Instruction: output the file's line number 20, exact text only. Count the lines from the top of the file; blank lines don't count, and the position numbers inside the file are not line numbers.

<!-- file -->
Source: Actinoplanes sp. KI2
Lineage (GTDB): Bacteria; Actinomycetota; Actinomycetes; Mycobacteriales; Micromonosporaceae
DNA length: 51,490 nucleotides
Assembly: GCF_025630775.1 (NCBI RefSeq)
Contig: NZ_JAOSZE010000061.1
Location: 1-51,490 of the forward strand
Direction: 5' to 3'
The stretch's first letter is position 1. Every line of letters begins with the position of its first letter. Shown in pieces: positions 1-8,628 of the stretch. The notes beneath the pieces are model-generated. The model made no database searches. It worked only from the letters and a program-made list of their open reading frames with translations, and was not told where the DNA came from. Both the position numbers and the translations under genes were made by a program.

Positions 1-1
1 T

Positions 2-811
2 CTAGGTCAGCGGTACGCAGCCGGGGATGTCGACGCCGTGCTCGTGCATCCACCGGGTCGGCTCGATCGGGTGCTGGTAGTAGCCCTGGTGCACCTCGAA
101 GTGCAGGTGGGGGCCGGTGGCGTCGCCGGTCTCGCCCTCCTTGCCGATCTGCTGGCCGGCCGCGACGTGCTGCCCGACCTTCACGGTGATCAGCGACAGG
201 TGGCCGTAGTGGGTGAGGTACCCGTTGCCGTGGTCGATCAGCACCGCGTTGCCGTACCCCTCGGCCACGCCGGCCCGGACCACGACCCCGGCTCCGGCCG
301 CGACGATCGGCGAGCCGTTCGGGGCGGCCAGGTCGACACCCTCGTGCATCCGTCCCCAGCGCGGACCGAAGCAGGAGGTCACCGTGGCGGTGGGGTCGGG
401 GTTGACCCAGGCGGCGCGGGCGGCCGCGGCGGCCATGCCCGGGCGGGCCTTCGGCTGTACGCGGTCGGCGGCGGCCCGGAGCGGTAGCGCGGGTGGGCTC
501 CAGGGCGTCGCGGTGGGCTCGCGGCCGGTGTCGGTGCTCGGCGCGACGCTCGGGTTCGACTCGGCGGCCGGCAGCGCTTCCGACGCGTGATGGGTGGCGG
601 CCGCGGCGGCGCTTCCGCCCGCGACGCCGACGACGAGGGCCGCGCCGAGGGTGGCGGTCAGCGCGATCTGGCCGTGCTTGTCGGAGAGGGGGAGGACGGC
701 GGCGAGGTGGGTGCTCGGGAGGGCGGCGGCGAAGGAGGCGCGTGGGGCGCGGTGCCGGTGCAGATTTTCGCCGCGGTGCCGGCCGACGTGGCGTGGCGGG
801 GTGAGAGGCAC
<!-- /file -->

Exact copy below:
801 GTGAGAGGCAC